Anthony Hopkins, middle, in Kidnapping Mr. Heineken. (Alchemy)
In the winter of 1983, a group of small time Dutch criminals successfully kidnapped millionaire beer magnate Freddy Heineken from his office in Amsterdam, holding him in a small hut on the outskirts of a distant business park. After nearly a month of terse back-and-forth between the kidnappers and the Heineken trust, a sum of nearly 35 million guilders were paid for the Mr. Heineken’s release. Now, this may have been a monumental event in the (thin) annals of Dutch criminal history, but don’t feel bad if you haven’t heard of it—I certainly hadn’t. Historical or not, the kidnapping was deemed dramatic enough for a multinational film adaptation, so here we are.
Directed by Daniel Alfredson, the brother of noted Swedish director Tomas Alfredson (Let The Right One In), Kidnapping Mr. Heineken is a snappily-paced breeze of a watch, clocking in at merciful 95 minutes. After a brief cold open, we are quickly introduced to our leads: Cor van Hout (Jim Sturgess), a young petty crook with a baby on the way, Willem Hollendeer (Sam Worthington), a cocky brute with a penchant for violence, Jan Boellard (Ryan Kwanten), a sturdy operator, and Spikes Meijer (Mark van Eeuwen), a slimy creep. These low-rate crooks share one thing in common: a mutual need for cold, hard cash. Fed up with life at the bottom, they quickly devise their plan to kidnap Mr. Heineken (Anthony Hopkins), and, after a few weeks of careful planning and preparation, pull it off, taking the baron alongside his chauffeur Ab (David Dencik).
Following this blistering opening, the pace slows down a tad as captors and captive settle into their tense routine at the industrial hut. Though Cor puts on a display of toughness, the wily and ingenious Mr. Heineken sees his inner vulnerability and attempts to manipulate his captor into releasing them early. Meanwhile, cracks emerge in the bond between the criminals when Spikes starts getting jumpy and Willem’s unrestrained hostility puts their hostages in danger prematurely. Eventually, things go awry and the tables turn (as they always do), with the kidnappers now on the run from an intense police manhunt overseen by Freddy Heineken himself.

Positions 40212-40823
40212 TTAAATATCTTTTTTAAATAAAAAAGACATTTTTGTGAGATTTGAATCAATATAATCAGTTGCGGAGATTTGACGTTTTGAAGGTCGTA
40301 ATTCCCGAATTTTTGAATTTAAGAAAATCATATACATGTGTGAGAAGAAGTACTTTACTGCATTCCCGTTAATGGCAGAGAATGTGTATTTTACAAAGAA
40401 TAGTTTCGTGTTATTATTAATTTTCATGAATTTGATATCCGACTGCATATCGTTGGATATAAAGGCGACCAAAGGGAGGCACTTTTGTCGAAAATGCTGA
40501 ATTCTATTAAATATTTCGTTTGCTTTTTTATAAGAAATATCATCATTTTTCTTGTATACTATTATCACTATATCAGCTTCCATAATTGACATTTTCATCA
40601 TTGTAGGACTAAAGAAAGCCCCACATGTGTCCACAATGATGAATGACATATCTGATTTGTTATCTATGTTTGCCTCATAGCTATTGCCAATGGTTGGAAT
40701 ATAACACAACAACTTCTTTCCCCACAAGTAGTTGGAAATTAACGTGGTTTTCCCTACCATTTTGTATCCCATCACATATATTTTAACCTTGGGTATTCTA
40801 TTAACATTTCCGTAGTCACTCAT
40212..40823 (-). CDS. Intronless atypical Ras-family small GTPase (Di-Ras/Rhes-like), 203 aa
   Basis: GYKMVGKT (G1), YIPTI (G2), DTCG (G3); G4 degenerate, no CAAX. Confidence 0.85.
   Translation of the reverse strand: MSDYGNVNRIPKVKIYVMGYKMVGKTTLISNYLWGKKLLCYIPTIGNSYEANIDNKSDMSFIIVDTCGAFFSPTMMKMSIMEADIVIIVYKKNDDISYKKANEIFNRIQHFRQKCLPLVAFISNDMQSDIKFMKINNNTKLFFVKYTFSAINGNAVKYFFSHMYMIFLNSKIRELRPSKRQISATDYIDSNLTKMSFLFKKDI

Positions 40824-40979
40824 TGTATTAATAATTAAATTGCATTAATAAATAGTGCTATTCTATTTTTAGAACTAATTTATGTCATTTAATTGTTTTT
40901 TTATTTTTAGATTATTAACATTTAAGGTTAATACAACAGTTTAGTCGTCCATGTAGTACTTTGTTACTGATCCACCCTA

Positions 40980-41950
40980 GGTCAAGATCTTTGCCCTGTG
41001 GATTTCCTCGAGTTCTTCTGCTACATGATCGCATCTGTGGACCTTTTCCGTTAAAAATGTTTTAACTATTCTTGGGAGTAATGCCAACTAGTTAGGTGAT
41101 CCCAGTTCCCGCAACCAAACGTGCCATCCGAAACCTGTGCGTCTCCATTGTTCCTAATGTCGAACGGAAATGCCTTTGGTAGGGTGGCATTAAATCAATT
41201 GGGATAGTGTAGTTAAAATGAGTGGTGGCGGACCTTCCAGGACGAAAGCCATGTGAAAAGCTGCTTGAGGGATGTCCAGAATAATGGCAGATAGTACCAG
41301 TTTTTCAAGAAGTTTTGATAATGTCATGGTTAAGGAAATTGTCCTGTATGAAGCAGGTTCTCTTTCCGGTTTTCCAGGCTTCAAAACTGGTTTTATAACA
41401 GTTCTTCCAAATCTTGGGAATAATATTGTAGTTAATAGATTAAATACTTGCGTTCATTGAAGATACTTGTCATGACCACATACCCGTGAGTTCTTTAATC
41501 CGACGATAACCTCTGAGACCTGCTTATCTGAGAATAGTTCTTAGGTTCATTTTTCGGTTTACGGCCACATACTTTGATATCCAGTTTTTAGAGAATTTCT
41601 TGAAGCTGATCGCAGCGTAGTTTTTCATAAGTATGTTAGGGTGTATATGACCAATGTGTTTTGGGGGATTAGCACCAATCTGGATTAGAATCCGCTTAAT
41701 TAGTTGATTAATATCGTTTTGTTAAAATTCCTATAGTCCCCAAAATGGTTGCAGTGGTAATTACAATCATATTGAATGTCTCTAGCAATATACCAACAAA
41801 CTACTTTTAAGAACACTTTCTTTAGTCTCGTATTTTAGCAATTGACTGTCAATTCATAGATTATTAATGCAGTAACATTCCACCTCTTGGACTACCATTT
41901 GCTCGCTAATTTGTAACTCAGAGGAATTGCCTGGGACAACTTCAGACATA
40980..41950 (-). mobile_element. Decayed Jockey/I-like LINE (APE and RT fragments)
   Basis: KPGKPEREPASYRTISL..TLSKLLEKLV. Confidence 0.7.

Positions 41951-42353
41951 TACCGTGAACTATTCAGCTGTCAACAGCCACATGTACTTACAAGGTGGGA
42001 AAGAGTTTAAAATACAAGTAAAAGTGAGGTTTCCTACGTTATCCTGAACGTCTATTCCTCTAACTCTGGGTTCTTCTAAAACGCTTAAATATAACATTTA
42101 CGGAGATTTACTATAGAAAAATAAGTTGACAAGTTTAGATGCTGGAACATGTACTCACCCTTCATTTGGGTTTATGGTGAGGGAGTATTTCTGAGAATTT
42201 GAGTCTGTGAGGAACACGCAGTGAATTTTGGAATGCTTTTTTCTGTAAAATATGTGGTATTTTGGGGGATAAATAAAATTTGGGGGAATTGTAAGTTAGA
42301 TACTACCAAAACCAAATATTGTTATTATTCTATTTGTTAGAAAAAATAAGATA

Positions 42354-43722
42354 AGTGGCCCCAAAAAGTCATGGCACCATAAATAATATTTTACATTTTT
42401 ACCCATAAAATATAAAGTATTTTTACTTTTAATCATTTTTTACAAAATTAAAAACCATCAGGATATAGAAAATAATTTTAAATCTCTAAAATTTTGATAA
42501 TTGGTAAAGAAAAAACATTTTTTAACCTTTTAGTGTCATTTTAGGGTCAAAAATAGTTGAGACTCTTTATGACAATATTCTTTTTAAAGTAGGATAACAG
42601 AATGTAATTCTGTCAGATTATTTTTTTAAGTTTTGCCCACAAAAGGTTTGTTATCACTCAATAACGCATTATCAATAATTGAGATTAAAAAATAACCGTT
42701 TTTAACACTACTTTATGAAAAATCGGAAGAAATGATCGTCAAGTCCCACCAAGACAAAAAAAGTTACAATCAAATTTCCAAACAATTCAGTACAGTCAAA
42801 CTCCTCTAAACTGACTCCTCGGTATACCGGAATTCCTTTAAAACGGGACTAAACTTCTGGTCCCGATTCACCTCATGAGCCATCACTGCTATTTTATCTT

On the whole, the performances were solid, with the always affable Jim Sturgess making for a convincingly nervous and inexperienced hostage-taker. Ryan Kwanten puts in solid work, as does Mark Van Eeuwen, who delivers a rat-like take that rivals Jackie Earle Haley and Ben Mendelsohn. However, I have never thought Sam Worthington was a good actor, and his flat, one-note turn as Willem did nothing to challenge that notion. If he had any good sense, Mr. Worthington would get on his knees each morning and thank James Cameron for his merciful blessings, because without Avatar, this man would surely not have a career.
That one sour note aside, Kidnapping Mr. Heineken succeeds mostly because it aims low. We never really get deep insight into the psychology of the characters, nor are there any truly impressive action set pieces. But at the end of the day, this is a simple premise told simply, and there’s something to be said for that in this age of over-convoluted three-hour hot-air-balloon tentpoles.
Kidnapping Mr. Heineken
Releases on iTunes/VOD and in theaters March 6, 2015.
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